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Farm Labor Laws

Some of the important acts which are generally applied as Farm Labor laws are:

  • The Immigration and Nationality Act (INA)
  • The Fair Labor Standards Act (FLSA)
  • The Migrant and Seasonal Agricultural Worker Protection Act (MSPA)
  • Occupational Safety and Health (OSH).

The Immigration and Nationality Act (INA) includes provisions addressing employment eligibility, employment verification, and nondiscrimination.  Under INA, employers may hire only persons who may legally work in the United States and aliens authorized to work in the U.S.  The employer must verify the identity and employment eligibility of anyone to be hired, which includes completing the Employment Eligibility.  Pursuant to the Act, employers must keep each I-9 on file for at least three years, or one year after employment ends, whichever is longer.  Employers who fail to complete and/or retain the I-9 forms are subject to penalties.  Moreover, the INA protects U.S. citizens and aliens authorized to accept employment in the U.S. from discrimination in hiring or discharge on the basis of national origin and citizenship status.  The Department of Justice’s (DOJ) Office of Special Counsel for Immigration Related Unfair Employment Practices enforces the anti-discrimination provisions.

The Fair Labor Standards Act (FLSA) establishes standards for minimum wages and overtime pay.  The FLSA requires employers of covered employees who are not otherwise exempt to pay these employees a minimum wage of not less than $5.15 an hour as of September 1, 1997.  Even though all employees engaged in agriculture are covered by the Fair Labor Standards Act, there are exemptions from the minimum wage provisions, the overtime pay provisions, or both for certain agricultural employees, because they are associated with the production of goods for interstate commerce.

The Migrant and Seasonal Agricultural Worker Protection Act (MSPA) safeguards most migrant and seasonal agricultural workers in their interactions with farm labor contractors, agricultural employers, agricultural associations, and providers of migrant housing. However, some farm labor contractors, agricultural employers, agricultural associations, and providers of migrant housing are exempt from MSPA under limited circumstances.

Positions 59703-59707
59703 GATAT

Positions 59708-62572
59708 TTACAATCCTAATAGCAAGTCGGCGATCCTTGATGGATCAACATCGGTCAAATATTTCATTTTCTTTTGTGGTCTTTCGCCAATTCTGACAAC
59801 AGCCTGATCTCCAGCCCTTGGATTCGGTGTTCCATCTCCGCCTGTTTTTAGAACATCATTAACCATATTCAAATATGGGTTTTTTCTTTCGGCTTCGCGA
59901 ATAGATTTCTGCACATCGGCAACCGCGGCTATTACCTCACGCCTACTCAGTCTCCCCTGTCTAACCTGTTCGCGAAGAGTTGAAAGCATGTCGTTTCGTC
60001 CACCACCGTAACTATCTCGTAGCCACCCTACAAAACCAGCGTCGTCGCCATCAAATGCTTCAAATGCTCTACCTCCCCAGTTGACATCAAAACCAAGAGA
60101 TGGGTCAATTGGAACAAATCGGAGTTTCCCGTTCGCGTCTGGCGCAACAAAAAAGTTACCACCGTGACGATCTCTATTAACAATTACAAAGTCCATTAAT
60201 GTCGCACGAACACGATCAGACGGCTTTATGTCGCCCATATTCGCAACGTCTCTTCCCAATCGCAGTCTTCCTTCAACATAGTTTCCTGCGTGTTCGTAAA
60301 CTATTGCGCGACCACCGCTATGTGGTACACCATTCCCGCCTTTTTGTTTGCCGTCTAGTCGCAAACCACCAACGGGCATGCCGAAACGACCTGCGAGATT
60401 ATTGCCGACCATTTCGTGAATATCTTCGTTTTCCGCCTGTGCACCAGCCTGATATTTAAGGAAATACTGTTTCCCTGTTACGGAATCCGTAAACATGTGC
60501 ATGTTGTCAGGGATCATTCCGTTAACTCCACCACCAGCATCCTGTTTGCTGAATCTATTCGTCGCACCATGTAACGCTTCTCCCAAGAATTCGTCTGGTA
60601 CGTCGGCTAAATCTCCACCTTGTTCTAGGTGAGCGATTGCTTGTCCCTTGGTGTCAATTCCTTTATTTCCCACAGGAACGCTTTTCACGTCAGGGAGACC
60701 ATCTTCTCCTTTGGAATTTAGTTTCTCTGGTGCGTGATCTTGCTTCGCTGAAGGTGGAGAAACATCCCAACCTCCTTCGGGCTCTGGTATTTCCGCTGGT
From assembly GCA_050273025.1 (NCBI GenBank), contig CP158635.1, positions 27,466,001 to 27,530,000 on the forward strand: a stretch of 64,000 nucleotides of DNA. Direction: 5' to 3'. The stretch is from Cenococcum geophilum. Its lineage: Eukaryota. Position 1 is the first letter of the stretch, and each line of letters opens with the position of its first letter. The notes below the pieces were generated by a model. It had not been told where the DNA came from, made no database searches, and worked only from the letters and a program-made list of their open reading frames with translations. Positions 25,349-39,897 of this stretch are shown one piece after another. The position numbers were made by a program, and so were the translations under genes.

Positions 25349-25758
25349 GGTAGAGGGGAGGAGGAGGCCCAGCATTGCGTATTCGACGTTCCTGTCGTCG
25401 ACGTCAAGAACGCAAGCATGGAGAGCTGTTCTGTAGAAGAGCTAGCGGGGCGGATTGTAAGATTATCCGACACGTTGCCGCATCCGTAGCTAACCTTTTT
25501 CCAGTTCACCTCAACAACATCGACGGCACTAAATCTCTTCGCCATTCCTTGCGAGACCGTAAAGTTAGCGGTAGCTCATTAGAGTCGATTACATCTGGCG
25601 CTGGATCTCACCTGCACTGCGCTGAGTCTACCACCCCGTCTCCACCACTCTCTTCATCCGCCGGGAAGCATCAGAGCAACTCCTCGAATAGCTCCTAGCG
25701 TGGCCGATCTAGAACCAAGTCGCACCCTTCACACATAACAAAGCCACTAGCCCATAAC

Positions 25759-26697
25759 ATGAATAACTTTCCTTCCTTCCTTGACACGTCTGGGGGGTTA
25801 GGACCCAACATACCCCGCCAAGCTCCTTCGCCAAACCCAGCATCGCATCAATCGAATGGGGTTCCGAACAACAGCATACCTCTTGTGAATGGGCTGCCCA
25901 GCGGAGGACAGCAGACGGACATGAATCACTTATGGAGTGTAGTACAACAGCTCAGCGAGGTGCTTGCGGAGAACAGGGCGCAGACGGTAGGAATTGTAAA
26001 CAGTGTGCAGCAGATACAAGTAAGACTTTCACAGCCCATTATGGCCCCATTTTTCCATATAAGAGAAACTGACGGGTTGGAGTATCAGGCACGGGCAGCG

Labor laws such as the Occupational Safety and Health (OSH) Act may also apply.  The H-2A temporary agricultural program establishes a means for agricultural employers who anticipate a shortage of domestic workers to bring non-immigrant foreign workers to the U.S. to perform agricultural labor or services of a temporary or seasonal nature.  The employer must file an application with the Department of Labor stating that there are an insufficient number of workers who are able, willing, qualified, and available, and the employment of aliens will not adversely affect the wages and working conditions of similarly employed U.S. workers, before the U.S. Citizenship and Immigration Services (CIS) can approve an employer’s petition for such workers.

The Department of Labor’s Wage and Hour Division, Employment Standards Administration (ESA) has responsibility for enforcing provisions of worker contracts.  Employers who wish to hire foreign workers to temporarily perform services or labor or to receive training need to also file an I-129 petition with the U.S. Citizenship and Immigration Services (CIS).  The I-129 is mainly used for non-immigrant categories.  Therefore, in most cases, workers who enter the United States under this petition must depart the U.S. when their maximum period of stay has been reached.  Moreover, Form I-129 may be used to petition for an extension of stay or change of status for certain non-immigrants.

However, the U.S. Customs and Border Protection (CBP) has authority to deny admission at the port of entry to any applicant who is inadmissible under INA, even if the applicant has a visa.  Furthermore, the CBP determines the period for which the bearer of a temporary work visa is authorized to remain in the United States.  The decision to grant or deny a request for extension of stay, however, is made solely by the USCIS.

Inside Farm Labor Laws